Momentum, Reversion and Risk

We have spoken about reversion, or losers outperforming winners. This approach works. In their 1985 paper ‘Does the stock market overeact?”, DeBondt and Thaler explained the idea of mean reversion and how it leads to the Loser’s portfolio of 3 years outperforming the Winner’s portfolio of the same time. Findings of reversion in stock prices towards some fundamental values remain in literature for a decade. DeBondt and Thaler[1985] using overreaction showcased that a stock experiencing a poor performance over a 3-5 year of period subsequently tend to outperform that had previously performed relatively well. This implies that, on average, stocks which are ‘losers’ in terms of returns subsequently become ‘winners’ and vice versa. This is the reversion strategy.

In another paper written by Narasimhan Jagadeesh and Sheridan Titman in 1993 the authors illustrate returns to buying winners and selling losers. The conclusion of the paper states “Trading Strategies that buy past winners and sell past losers realize significant abnormal returns”. The paper studies the momentum strategy comprehensively but focuses on the behavioral aspect i.e. what investor behavior causes the superior returns to happen in the year following the portfolio formation data and then the returns dissipate within the following 2 years?

Both these papers are highly cited and are considered significant in Behavioral Finance. Thaler and Kahneman got the Nobel Prize in 2002 for their work. However despite such path breaking work application of the work is limited. Were the Behavioral Finance practitioners more concerned about the behavioral aspects in the investment business than about investment strategies? Is this the reason why we never had a study talking about this conflict? The conflict is that in markets it is profitable buying winners and selling losers and vice versa.

To read the complete article visit Business Standard.

Our Jiseki Time cycles are seasonal patterns of strength or weakness in assets. They are derived from percentile rankings from 1 to 100. The higher the percentile more the chance for an asset to weaken and worst the ranking, better the chance for the respective asset to outperform. 100 is top relative performance and 1 is worst performance. The idea is that performance is cyclical. A top performer will underperform in future and vice versa. A top relative performer is also the worst value pick and the top relative underperformer is the best value pick. Jiseki is another name for Performance cycles, time triads and time fractals. The signals are illustrated as a running portfolio and as Jiseki Indices. These signals can be used by fund managers for relative allocations, traders for leverage bets and high net worth clients for selective trades.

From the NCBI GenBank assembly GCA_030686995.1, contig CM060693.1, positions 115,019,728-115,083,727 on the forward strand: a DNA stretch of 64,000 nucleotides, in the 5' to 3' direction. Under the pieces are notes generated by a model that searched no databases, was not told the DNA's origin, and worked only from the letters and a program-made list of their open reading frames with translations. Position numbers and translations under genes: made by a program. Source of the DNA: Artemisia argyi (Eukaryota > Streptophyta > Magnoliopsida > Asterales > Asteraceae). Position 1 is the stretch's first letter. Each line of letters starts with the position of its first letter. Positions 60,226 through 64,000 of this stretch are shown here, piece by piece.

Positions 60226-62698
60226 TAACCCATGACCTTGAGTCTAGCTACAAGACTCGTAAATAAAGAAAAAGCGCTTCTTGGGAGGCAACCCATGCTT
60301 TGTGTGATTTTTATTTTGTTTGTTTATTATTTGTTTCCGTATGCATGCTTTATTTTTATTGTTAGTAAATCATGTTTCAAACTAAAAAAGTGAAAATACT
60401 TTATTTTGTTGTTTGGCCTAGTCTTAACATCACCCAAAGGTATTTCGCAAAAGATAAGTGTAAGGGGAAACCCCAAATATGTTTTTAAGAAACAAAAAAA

Jiseki Interpretation. Signals are interpreted as crossovers between various Jiseki Cycles. All three Jiseki cycles (Jiseki 1,2 and 3) depict different time frames. Example: An asset is ranked above 80 percentile and all the three Jiseki cycles are pointing lower, this suggests a running SHORT SIGNAL. Our Jiseki Indices use different kind of exits based on price and Jiseki Cycles. We have color coded the (Jiseki 1>Jiseki 2) SHORT zones with brown sandy (burlywood) and grey (Jiseki 1>Jiseki2) for LONG SIGNALS.

Coverage: CNX 100 components and all Indian Sector Indices.

Mukul Pal, is a Chartered Market Technician, MBA Finance and a member of the reputed Market Technicians Association (MTA). He has more than a decade of Capital Market experience dealing with derivatives and global assets. He has worked for Bombay Stock  Exchange, multinational Banks and brokerage houses in leading research positions before starting on his own in 2005. He is the President of the MTA Central and Eastern European Chapter.

 


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